12 3/16’’ x 9 7/16’’ (310 x 240 mm) - Framing option : 17th century Italian frame in blackened wood - dimensions framed 19 5/16‘’x 16 1/8’’(49 x 41 cm)
Signed lower left (above the fishing net) "E. Isabey"
Provenance: private collection, Paris
This drawing reveals all the technical virtuosity of Eugène Isabey and testifies to his taste for the landscapes of the Normandy coast. This is probably a preparatory drawing : the motif was later used in the series of lithographs "The Six Marines" published in 1833.
1. Eugène Isabey, the great promoter of the Normandy coast
The reputation of Eugène Isabey (1803-1886) has hardly been eclipsed: the abundance of his work has ensured his posterity without the need for a rehabilitation trial. The son of Jean-Baptiste Isabey (1767-1855), the most famous miniaturist of the Empire, Eugène was able to impose his name with ardour: to the precision and suave delicacy of the former, the latter responded with the richness of his palette and the generosity of his touch. As a romantic dramatist, Eugène Isabey immediately orchestrated huge shipwreck scenes. At the same time, he borrowed the taste for antique costumes from the literature of his time and won great success with collectors thanks to his historical evocations.
But his Norman landscapes are probably the best known and most sought-after part of his work. In 1820 he stayed for six months with a coastguard captain in Etretat to paint. He returned in the following years with Richard Parkes Bonington (1802 - 1828) and Camille Roqueplan (1803 - 1855), and stayed in Honfleur in 1824, before moving to Saint-Siméon in 1826.
It was during a trip to The Hague in 1845 that Eugène Isabey met Johan Barthold Jongkind (1819 - 1891), whom he encouraged to come to Paris to his studio in Place Pigalle, where Eugène Boudin (1824 - 1898), who had arrived in 1851, was also trained. Isabey returned regularly with his pupils to the Normandy coast, and it was at his home in Honfleur that Jongkind met Claude Monet (1840 - 1926) in 1862. In 1864, Napoleon III bought from the artist about sixty watercolours, enhanced with gouache, representing the shores and the old towns of this region which the artist had been promoting since the 1820s. Preserved in the Cabinet des Dessins of the Louvre Museum, they were the subject of a dedicated exhibition in 2012.
2. Presentation of the artwork
A fisherman's hamlet, at the foot of a large cliff, in the harsh light of a winter's day... The lower part of the drawing is devoted to a meticulous depiction of the shoreline at low tide, revealing water holes and mooring stakes driven into the sand while the nets have been laid out to dry in the sun on the beach.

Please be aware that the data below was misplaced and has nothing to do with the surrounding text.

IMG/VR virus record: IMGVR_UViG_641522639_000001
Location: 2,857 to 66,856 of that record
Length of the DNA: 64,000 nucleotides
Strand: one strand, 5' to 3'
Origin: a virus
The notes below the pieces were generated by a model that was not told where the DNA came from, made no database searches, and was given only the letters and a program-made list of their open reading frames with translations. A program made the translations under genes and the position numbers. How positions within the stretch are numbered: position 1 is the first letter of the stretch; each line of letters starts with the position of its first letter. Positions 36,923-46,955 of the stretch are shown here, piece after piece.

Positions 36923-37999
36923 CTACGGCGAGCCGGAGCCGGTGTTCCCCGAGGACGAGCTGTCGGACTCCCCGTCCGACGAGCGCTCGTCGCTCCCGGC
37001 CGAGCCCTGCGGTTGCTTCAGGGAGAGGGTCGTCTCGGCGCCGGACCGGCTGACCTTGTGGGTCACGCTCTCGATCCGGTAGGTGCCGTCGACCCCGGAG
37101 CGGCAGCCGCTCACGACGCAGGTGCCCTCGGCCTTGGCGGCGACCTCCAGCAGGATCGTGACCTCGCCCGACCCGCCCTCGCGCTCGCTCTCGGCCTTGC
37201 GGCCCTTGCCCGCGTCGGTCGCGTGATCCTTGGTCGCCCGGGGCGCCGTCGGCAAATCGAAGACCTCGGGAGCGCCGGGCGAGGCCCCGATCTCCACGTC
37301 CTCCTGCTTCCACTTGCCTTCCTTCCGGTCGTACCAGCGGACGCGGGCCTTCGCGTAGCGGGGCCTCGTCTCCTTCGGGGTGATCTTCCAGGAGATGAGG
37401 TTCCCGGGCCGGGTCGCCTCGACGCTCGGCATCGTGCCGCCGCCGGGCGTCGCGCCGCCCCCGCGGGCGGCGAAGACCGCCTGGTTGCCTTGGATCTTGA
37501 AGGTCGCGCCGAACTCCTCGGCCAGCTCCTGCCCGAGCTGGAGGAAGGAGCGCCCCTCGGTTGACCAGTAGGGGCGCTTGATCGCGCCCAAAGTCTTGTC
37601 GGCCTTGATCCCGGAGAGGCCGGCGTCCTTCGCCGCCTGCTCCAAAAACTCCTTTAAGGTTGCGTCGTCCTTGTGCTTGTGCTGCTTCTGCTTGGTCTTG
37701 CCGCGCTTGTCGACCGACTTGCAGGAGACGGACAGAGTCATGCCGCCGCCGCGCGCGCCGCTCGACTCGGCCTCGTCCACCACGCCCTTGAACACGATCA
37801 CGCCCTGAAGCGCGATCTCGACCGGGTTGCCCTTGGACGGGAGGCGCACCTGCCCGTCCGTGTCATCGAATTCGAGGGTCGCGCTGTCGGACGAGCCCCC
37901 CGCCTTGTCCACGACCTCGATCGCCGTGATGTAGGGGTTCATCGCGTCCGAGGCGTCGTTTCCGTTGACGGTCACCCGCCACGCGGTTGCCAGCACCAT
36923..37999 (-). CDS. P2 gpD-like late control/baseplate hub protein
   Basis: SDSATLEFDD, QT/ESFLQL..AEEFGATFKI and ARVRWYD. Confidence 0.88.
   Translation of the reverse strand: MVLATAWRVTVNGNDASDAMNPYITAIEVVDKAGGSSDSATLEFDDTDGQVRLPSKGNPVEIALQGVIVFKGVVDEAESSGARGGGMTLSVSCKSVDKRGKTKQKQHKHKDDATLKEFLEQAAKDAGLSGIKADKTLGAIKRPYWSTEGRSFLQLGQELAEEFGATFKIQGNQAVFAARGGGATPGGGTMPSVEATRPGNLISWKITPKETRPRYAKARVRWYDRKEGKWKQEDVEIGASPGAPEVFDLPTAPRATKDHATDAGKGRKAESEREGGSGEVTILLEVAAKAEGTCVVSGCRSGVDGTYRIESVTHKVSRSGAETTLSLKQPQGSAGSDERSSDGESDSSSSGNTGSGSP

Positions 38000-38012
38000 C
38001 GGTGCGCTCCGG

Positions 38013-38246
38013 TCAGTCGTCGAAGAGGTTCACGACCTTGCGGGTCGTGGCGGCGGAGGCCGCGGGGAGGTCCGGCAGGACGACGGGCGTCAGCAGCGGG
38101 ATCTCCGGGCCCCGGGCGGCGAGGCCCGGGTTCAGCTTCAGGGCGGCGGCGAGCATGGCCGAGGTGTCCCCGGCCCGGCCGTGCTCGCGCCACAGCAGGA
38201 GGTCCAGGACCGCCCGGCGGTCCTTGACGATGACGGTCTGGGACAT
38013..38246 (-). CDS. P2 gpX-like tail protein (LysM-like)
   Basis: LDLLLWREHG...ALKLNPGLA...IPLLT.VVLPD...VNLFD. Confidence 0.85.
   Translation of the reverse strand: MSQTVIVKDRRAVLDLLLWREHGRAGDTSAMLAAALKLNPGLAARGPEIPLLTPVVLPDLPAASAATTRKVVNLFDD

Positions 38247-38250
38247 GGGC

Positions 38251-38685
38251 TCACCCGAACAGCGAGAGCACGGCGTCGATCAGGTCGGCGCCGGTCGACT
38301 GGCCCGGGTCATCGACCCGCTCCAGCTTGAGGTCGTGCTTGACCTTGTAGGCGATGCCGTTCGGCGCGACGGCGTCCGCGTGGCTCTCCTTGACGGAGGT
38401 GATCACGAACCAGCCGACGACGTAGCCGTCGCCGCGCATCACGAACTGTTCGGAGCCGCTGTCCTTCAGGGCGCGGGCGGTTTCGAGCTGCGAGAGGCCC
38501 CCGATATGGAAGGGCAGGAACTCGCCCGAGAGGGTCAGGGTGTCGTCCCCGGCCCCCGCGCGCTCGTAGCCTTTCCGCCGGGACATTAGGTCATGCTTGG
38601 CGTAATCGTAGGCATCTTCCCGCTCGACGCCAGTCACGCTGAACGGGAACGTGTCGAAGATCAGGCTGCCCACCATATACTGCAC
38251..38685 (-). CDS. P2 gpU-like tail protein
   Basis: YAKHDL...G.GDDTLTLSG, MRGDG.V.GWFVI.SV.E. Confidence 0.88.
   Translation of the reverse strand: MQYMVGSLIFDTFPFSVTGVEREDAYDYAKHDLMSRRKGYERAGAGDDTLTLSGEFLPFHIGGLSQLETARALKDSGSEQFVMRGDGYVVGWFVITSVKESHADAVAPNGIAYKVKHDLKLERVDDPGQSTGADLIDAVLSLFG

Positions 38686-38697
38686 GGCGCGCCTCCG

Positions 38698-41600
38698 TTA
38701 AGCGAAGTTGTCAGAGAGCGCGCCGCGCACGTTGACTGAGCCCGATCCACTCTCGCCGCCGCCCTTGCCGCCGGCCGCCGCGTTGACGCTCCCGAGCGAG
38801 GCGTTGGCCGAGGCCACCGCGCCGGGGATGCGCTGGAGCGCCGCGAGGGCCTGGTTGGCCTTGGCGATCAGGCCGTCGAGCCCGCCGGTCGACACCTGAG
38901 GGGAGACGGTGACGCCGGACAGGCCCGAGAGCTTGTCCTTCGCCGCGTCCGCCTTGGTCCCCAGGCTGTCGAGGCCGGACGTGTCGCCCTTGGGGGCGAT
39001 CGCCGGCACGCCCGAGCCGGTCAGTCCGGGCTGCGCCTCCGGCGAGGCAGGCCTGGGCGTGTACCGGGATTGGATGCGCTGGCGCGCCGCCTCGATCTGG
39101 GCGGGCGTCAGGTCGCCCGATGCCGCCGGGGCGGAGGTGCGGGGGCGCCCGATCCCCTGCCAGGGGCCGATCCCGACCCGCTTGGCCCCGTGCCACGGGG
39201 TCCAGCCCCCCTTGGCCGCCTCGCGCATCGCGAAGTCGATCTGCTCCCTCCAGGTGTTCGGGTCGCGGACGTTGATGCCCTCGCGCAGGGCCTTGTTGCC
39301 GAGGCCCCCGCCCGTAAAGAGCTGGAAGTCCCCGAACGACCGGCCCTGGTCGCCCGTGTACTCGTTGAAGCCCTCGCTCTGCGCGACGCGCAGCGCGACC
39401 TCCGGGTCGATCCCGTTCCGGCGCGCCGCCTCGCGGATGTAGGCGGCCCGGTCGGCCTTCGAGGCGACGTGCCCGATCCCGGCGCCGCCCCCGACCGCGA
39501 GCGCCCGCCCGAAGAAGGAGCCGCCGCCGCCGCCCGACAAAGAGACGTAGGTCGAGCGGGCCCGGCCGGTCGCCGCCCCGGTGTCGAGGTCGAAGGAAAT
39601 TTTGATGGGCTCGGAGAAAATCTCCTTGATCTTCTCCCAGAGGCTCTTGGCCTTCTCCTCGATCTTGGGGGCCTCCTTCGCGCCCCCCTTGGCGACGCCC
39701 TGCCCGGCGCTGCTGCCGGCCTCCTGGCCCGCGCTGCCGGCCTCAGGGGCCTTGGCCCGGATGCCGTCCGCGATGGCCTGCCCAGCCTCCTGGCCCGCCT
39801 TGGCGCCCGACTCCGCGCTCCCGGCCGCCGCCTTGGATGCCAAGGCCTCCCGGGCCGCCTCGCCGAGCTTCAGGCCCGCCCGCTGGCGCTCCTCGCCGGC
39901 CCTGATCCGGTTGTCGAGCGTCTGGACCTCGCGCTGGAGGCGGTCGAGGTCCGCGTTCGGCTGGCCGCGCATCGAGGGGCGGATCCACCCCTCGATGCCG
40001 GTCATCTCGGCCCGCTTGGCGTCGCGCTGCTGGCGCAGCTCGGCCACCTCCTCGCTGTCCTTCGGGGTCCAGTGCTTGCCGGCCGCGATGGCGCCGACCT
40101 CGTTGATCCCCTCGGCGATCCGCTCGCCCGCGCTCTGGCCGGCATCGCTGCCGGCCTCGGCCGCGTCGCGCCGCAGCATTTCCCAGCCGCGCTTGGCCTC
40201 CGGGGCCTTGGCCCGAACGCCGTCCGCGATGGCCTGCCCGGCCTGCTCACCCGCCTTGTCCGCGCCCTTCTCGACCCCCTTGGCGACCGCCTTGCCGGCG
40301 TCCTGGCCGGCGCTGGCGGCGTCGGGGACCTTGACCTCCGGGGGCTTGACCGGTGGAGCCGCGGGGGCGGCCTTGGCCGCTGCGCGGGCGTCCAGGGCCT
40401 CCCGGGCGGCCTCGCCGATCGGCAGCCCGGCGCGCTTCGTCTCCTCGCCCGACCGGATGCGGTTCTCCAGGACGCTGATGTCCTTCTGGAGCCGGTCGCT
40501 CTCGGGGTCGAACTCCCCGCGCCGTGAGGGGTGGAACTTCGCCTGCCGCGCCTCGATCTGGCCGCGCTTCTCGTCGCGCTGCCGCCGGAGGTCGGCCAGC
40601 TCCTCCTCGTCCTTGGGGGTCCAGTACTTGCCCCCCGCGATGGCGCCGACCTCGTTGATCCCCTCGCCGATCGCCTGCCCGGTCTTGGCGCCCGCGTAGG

The real subject, the refitting of a boat is thus relegated to the background, where we see a group of four fishermen around a fire whose smoke hides most of the boat which is being repaired.
This smoke mingles with the smoke from the two chimneys of the houses on the shore and with the advancing fog. Beyond the precisely rendered houses, as if under the spotlight of a brief sunburst, the landscape dissolves into mist, creating an atmosphere of fantastic strangeness.
The painter plays with the volumes of the boats and the houses, whose roofs are partly erased by the smoke, to compose an almost abstract landscape, animated by tiny human silhouettes described with precision - admire this diaphanous woman who stands out against the light in the narrow path between the two houses!
The artist’s treatment of black ink is virtuoso: to render the brilliance of the humid shore, he does not hesitate to attack the flat areas of ink with a scalpel to create transparency by revealing the brilliance of the paper.
3. Related artworks
It is difficult to locate with certainty the fishermen's hamlet evoked in this drawing, as it could have been recomposed from memories of cliff-lined ports such as Etretat or Fécamp.
This drawing is typical of the work of Eugène Isabey, who is known for having depicted seascapes "without sea". Instead of the surging waves of the sea against the cliffs, he prefers to paint the misery of sailors at low tide, in a fluid style in which precise details stand out, as here.
What is certain, however, is that Isabey used this scene for the "Six Marines" series published in 1833, enlarging it (the print measures 55.6 x 35.4 cm). The lithograph (last photo in the gallery) is close to our drawing in every detail, with the possible exception of the small silhouette between the two houses which we did mention above. The lithographic work, by accentuating the shadows, makes the smoke of the fire lit at the foot of the boat more legible and detaches it from the cloud-laden sky, which is quite different from the padded and velvety background we find in our drawing.
Our drawing is in the same direction as the lithograph, which is unusual and suggests the use of mechanical reproduction processes to reverse and enlarge the image on the lithographic stone.
4. Framing proposal
This drawing can be purchased with or without a frame. To frame it, we propose a 17th century Italian frame in blackened wood with irregularly undulating sides that evoke the marine environment. The additional cost for this framing is € 950.
Main bibliographic reference :
Christophe Leribault - Eugène Isabey - Le Passage 2012 (book published for the Louvre exhibition)
Delevery information :
The prices indicated are the prices for purchases at the gallery.
Depending on the price of the object, its size and the location of the buyer we are able to offer the best transport solution which will be invoiced separately and carried out under the buyer's responsibility.